April 2, 2014

Two television families, both alike in dignity, are at each other’s throats — literally. A fierce rivalry of Shakespearean proportions has arisen between the Brady Bunch and the Partridge Family following the cancellation of their shows, and all of them are bent on vengeance. But can Greg Brady and Laurie Partridge make their star-crossed relationship work anyway? And just how many Partridges must die to appease Carol Brady’s bloodlust? To find out, hie thee to The Bardy Bunch, now playing on the gore-encrusted stage of the Theatre at St. Clement’s. Written by Stephen Garvey and directed by Jay Stern, this send-up of two popular 1970s "modern families" combines jaunty music, lively dance, and endless carnage in a Shakespeare-themed extravaganza that at times threatens to impale itself on its own witty rapier, but recovers in its uproarious second half.

Theater Pizzazz

Linda Amiel

April 6, 2014

The Bardy Bunch premiered at Fringe NYC and is now at Theatre at St. Clements for a limited engagement until April 13th. This production has been described as a “comedy mash-up of a dozen Shakespeare plays set in the 1970’s and featuring two classic TV families.” The show is written by Stephen Garvey and directed by Jay Stern with a cast of 18 talented singers and dancers, some playing several roles. The amusing premise is that we join the families just as their TV shows have ceased airing and the rivalry begins as they both go on tour. The program describes this situation that since they are “no longer under America’s watchful eye, they meet on a collision course in a blood-soaked, vengeance-fueled, lust-filled crossover episode of Shakespearean proportions.” Sean McDermott and Lori Hammel play Mike and Carol Brady who are akin to the Macbeths and start out by killing Mike’s boss so that Mike can take over the business. Mr. Phillip’s ghost appears every so often as in Hamlet and, as others are murdered or meet untimely deaths, the stage fills up with suddenly appearing ghosts. The Brady kids are portrayed by Greg (Zach Trimmer), Peter (Matthew Dorsey Moore) Bobby (Chaz Jackson), Marcia (Cali Elizabeth Moore), Jan (Annie Watkins), Cindy (Talisa Friedman) and even their faithful housekeeper Alice (Joan Lunoe) joins the family to comfort Carol and her flock.

Curtain Up


April 7, 2014

Stephen Garvey’s musical The Bardy Bunch puts Shakespeare cheek by jowl with the TV families Partridge and Brady. This comic mash-up of a dozen Shakespeare plays is topped off with 15 of their famous hit songs, sassy dancing, and a high-energy and attractive cast. First seen at the New York City Fringe Festival 2011 (Award for Outstanding Ensemble), this parody is a ton of fun. But it needs a stronger through-line to deliver all of its Shakespearean goods. The light feeling and spirit are ballasted with the reality that the Partridge and Brady’s TV programs had recently been cancelled from the ABC networks. Moreover, Richard Nixon had just resigned the presidency in the wake of the Watergate scandal. Far from a profound historic study, this parody nonetheless holds a Shakespearean mirror up to American culture and looks it in its political eye. The subtitle of this work is The War of the Families Partridge and Brady and Garvey wastes no time unpacking the woes of each family. The opener ("The Past is Prologue") is a comic reworking of the original Prologue of Romeo and Juliet. It’s delivered, meat cutter in hand, by the chorus Sam the Butcher. Garvey has updated and embellished it with 70s lingo by switching the household names of Capulet and Montague to Partridge and Brady.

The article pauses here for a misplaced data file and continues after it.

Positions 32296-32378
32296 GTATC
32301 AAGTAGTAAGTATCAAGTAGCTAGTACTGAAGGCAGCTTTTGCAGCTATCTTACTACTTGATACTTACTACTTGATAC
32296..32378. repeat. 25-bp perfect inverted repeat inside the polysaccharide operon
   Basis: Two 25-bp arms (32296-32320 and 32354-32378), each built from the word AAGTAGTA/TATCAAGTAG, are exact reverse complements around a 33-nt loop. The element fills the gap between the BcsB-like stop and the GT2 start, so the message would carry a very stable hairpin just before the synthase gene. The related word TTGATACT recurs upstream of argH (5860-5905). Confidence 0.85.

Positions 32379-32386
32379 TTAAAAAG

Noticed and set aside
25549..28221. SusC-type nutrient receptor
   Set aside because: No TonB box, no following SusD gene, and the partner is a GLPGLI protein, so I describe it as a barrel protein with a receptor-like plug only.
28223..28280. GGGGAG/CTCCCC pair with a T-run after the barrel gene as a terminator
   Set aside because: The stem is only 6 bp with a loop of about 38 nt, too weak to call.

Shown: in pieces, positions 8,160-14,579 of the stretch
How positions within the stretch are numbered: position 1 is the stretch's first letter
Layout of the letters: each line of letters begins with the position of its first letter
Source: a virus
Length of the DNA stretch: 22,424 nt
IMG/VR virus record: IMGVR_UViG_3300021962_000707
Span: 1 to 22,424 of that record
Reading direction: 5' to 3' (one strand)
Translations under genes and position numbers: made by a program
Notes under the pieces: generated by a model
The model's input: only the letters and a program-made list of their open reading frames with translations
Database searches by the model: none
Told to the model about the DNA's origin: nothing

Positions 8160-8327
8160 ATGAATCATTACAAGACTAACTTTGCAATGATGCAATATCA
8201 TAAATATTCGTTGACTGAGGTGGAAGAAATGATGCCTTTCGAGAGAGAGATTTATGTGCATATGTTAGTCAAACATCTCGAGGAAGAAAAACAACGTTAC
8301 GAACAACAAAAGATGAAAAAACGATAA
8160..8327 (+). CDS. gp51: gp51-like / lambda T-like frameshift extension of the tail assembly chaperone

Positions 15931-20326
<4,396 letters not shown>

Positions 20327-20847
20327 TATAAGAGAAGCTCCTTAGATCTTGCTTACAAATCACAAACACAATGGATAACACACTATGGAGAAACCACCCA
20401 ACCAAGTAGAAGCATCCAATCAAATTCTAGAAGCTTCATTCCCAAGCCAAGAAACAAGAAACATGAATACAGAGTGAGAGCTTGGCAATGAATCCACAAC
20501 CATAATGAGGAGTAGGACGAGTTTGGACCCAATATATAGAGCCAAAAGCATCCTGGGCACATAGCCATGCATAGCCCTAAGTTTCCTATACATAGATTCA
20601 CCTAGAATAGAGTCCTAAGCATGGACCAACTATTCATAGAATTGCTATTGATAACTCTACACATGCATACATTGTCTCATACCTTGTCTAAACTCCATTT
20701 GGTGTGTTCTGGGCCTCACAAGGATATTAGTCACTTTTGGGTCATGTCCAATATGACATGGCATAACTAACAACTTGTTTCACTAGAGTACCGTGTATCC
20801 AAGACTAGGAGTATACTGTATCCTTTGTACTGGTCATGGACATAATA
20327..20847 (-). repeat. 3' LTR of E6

Theater In The Now


March 31, 2014

Life after Fringe Festival is either nonexistent or fruitful. Thankfully after a 2011 successful Fringe run, The Bardy Bunch is back and better than ever! Drawing inspiration from Shakespeare’s biggest characters and infamous plots, 70s sitcom families The Bradys and The Partridges are engaged in an all out war. Filled with inside jokes, references, and the iconic songs from both shows, writer Stephen Garvey gives each clan member a Shakespearean persona that propels the story into an epic finale.


April 9, 2014

The first shock is that Shirley Partridge has married Reuben Kincaid, the band’s seemingly undesirable manager. Young Danny is distraught, like Hamlet when his mother married his uncle. Then little Cindy Brady is hiding behind the arras when Danny unsheathes his dagger. Silverhair Productions’ musical The Bardy Bunch: The War of the Families Partridge and Brady is the sort of index-cards-in-the-air premise that makes pop culturati smile. Combine two vintage television series, then infuse them with Shakespearean plots. It’s 1974, and two of history’s sunniest sitcoms, The Brady Bunch and The Partridge Family, have been canceled. The families — longtime enemies like the Capulets and the Montagues — meet. Under Jay Stern’s laissez-faire direction, the show swings between hits and misses. Sweet Marcia, the eldest of the Brady girls, has never heard of Richard M. Nixon or Watergate, an allusion to that show’s obliviousness to the turbulent era in which it was set. Jan’s middle-child complex hits bottom; after she dies (and almost everybody is murdered — it’s Shakespearean), nobody even pays attention to her ghost. In Stephen Garvey’s script, many one-liners capture the lameness of the original episodes’ humor; that device is only semi-funny, but it’s always soothing to hear Carol Brady say, “Your father is right, kids.”